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My first experience with shoeing horses was 17 years ago. I was cowboying for the Sunlight Ranch at the time and I was required to shoe my own string of horses. I knew nothing at the time about shoeing, other than the fact that it was a skill set I needed and one at the time I did not possess. I was lucky to get the job accomplished with help from the jigger boss at the time.
Over the course of the next couple of years I fumbled around “slapping” iron on the horses in my string at the different cow outfits I rode for.
In 1998 I went to work, cowboying for the Meyer Company Ranch, there again I was required to shoe all of the horses in my string. During my time at Meyer’s I was blessed to have worked along side my good friend and cow boss at the time Pete Chavez. Pete is a highly gifted cowman, roper and horseman in his own right.
I learned many things from Pete during the years I was at Meyer’s, about cows, stockmanship and horses. Pete helped me early on to see the horses feet more clearly, and in doing so sparked an interest in me to attend the Montana State Horse Shoeing School.
I enrolled in the M.S.U Horse Shoeing School in the fall of 1999, where I again was blessed to have the privilege to learn and be instructed by, in my opinion and many others, one of the best horse shoeing instructors in the country, Tom Wolfe. Here is where I learned the dynamics of the horses foot, how it functions and what is needed from a farrier to help the horse to stay healthy and sound. I learned the importance of a balanced level foot and the need to keep the horses feet well maintained.
I graduated from M.S.U that fall and received my A.F.A. certification as well.
I have incorporated my horse shoeing skills into my training business, and although my primary business is training, I do shoe most of my clients horses, especially first time colts. As well as do all my own horses.
I feel that it is a perfect fit for me to merge my training business in with my shoeing skills. It allows me to use my horsemanship experience to help horses that have trouble being shod or to give the first shoeing to a colt and have it be a great experience, without using torture devices or drugs to accomplish this task.
The shoeing of horses should not be a traumatic experience, one where it takes chains, twitches, vets and drugs to get accomplished.
Not only do I offer my services for shoeing, but I also offer my horsemanship skills to get a horse to feel comfortable about being shod.
Throughout the years I have helped many horse that were said “could not be shod” and guided them to a place where they were relaxed and accepting of the shoeing process. Sometimes with a first time colt, it is only a matter of an hour or two of working with them to get them feeling good about their feet picked up and worked with. Other times, in cases where the horse has had much difficulty and has been scared or hurt, it could take months to help them get to a point where they will put trust back into the human and allow them to work with their feet.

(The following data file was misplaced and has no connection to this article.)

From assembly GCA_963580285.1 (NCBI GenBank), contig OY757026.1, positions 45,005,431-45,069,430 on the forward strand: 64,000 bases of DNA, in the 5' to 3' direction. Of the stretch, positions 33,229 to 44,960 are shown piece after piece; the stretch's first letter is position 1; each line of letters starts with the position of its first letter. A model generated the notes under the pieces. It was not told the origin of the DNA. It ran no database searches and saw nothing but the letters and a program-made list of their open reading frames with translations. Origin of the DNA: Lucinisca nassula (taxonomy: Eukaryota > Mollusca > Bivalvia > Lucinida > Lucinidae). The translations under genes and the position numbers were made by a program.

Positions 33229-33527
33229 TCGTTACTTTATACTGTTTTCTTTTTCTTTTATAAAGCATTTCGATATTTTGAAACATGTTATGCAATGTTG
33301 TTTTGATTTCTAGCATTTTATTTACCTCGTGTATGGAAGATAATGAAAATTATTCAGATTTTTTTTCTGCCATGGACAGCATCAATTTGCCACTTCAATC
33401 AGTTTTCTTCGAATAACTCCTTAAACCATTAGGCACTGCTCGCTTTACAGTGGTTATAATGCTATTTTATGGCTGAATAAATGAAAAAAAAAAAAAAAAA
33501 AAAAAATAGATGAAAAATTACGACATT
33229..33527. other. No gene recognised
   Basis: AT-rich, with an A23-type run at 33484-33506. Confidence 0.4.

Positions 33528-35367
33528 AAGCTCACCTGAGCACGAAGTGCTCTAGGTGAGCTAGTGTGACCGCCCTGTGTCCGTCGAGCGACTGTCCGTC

This is why I strongly recommend “doing it right the first time.” I routinely take young horses, yearlings and weanlings in for their initial stages of halter breaking. This is a perfect time to work with the young horses feet and really get them feeling good about having their feet handled and worked with. Teaching them that they can balance themselves on three legs while one is being worked on, with out leaning or pulling away from you. It’s so important how the feet are picked up and especially put back down. This will help make the years of shoeing and trimming trouble free throughout you and your horses life.
Here is an example of one of the horses that I corrected the shoeing on. The previous farrier had this horses’ hooves in a very harmful angle, which ended up developing under slung and crushed heels resulting in a tremendous amount of stress on this horses joints and ligaments. With just a simple 1 degree wedge pad and moving the break over back on the toe of the hoof, I was able to have this horse standing correct in about an hour and half.
Happy horse, happy owners!
The cost for shoeing and related services are as follows:
- STRAIGHT SHOEING / $85
- NATURAL TRIMS / $35
- CORRECTIVE SHOEING / determined by horses needs
- IF THE YOUR HORSE NEEDS TO BE WORKED WITH PRIOR TO SHOEING / $50 per hour
**RANCH FEE MAY APPLY DEPENDING ON LOCATION**
P.O. Box 895